Rt Hon David Davis, Conservative 19,293 43.47%
Edward Hart, Lab 4,143 9.33%
UK Independence Party 1,067 2.40%
Total 44382 66.18%
Liberal Democrat Majority 586 1.32%
Liberal Democrat Gain From Conservative.  Shadow Home Secretary David Davis loses his seat.
Swing from Conservative to Lib. Dem. of 2.83%

Notes: A uniform percentage swing method was used, and the percentages were applied to GB constituencies only. The assumption was made that up to 15% of the electorate would be prepared to consider voting tactically against the Labour Party (Note to UK-Elect users: the simulation was set to take account of party vote transfer preferences, and TV percentage was therefore set at 30% as the maximum vote transfer for any party was set to 50%. The number of iterations was set to 3.) The forecast base was the 2001 General Election constituency situation, adjusted to take account of the new Scottish parliamentary boundaries. No attempt was made to apply more accurate Scottish or Welsh poll percentages to the forecasting of constituencies in those areas (hence the forecasting of Nationalist gains or losses is likely to be less accurate). Results from Northern Ireland are based on those of the last election and included for completeness only. The "change from adjusted current situation" column represents the change from the  the current situation if the latest boundary changes are taken into consideration. The Labour majority figure here simply excludes the speaker from the calculation (Note: normally, in the event of a tie, the Speaker will vote with the Government.)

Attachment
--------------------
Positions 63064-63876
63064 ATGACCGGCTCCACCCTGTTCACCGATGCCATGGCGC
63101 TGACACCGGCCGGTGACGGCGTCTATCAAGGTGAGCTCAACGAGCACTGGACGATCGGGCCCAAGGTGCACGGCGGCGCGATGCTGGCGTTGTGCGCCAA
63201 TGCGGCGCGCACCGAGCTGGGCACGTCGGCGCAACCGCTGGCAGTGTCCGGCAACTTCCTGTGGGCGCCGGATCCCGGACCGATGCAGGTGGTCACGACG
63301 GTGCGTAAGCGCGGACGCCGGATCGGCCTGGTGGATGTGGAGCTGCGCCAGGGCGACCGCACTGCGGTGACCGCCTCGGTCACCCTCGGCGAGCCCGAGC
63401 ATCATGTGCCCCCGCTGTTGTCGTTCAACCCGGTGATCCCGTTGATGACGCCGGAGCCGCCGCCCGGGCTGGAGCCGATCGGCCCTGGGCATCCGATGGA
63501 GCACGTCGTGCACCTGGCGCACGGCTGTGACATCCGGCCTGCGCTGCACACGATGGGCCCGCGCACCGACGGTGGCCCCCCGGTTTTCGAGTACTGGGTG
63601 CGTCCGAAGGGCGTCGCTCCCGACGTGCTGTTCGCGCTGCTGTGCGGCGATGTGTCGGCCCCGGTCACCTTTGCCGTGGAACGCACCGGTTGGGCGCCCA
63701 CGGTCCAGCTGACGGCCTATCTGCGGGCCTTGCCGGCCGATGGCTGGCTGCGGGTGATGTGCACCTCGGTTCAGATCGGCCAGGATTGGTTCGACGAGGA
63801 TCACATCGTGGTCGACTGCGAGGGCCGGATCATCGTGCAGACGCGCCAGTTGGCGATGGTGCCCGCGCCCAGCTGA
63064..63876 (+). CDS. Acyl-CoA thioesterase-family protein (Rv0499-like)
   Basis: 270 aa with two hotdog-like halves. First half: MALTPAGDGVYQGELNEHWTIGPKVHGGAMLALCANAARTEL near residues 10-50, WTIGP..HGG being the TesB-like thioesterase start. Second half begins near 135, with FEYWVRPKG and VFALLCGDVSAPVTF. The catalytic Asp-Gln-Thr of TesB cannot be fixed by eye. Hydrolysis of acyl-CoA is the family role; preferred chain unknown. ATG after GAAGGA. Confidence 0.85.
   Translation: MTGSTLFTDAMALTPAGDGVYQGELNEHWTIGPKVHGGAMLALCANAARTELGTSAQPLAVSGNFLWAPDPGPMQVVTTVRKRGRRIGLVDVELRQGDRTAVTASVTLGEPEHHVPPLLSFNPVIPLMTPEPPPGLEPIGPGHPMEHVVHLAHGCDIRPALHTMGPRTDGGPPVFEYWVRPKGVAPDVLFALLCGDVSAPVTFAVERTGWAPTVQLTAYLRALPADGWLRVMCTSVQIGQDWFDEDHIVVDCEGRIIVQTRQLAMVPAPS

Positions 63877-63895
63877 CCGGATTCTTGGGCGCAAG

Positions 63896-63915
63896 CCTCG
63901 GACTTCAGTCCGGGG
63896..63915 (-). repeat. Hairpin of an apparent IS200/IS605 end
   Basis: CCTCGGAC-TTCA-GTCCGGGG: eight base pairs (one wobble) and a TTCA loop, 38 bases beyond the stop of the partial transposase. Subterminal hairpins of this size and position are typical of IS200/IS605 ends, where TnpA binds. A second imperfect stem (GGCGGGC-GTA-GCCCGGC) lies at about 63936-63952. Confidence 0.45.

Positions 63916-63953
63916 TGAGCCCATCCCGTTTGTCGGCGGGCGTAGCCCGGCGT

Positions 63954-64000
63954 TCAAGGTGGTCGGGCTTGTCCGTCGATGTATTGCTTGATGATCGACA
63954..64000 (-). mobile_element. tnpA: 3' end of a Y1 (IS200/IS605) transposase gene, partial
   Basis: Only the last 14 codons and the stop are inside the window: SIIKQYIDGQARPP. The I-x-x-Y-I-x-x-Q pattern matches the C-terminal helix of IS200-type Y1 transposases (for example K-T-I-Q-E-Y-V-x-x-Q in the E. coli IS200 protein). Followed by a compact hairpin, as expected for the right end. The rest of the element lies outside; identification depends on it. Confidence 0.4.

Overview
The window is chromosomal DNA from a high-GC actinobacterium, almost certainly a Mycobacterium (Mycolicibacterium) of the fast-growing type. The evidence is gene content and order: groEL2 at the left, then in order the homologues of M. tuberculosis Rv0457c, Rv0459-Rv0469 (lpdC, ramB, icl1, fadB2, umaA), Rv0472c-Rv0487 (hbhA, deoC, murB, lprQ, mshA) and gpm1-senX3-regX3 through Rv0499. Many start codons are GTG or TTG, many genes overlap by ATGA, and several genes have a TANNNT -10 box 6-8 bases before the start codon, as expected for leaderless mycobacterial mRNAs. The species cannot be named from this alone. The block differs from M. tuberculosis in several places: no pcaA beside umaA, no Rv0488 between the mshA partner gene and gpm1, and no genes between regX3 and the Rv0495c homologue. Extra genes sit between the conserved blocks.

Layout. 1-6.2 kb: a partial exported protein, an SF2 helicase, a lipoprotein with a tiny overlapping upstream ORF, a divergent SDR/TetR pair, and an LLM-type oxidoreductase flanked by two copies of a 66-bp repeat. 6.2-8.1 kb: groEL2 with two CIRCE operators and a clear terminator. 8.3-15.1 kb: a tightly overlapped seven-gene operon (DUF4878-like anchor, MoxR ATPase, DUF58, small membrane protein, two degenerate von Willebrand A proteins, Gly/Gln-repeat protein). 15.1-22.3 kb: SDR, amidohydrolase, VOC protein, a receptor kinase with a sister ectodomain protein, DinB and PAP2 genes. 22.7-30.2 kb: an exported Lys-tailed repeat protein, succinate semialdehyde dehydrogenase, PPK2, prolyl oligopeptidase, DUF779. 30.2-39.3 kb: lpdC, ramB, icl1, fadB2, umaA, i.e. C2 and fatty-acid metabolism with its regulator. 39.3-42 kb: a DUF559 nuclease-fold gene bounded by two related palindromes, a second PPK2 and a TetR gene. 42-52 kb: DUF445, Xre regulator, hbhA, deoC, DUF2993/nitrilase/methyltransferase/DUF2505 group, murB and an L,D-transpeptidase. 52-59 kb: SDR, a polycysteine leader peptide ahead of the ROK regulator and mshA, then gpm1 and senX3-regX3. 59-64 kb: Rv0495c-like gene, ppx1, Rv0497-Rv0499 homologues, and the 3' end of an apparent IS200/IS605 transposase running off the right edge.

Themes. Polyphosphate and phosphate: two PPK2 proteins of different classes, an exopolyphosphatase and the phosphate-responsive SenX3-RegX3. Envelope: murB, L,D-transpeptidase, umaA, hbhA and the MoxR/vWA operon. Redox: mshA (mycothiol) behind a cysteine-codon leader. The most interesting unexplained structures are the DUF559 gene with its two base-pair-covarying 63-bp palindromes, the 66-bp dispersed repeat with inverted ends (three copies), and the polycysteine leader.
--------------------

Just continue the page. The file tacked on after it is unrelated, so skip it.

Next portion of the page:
What if the Tories overtook Labour in votes?  What if the Liberal Democrat vote surged?  What if the Labour vote slumped?  What if the Tories reach 40%?  What if Tactical Voting explodes? What if main Parties get equal votes?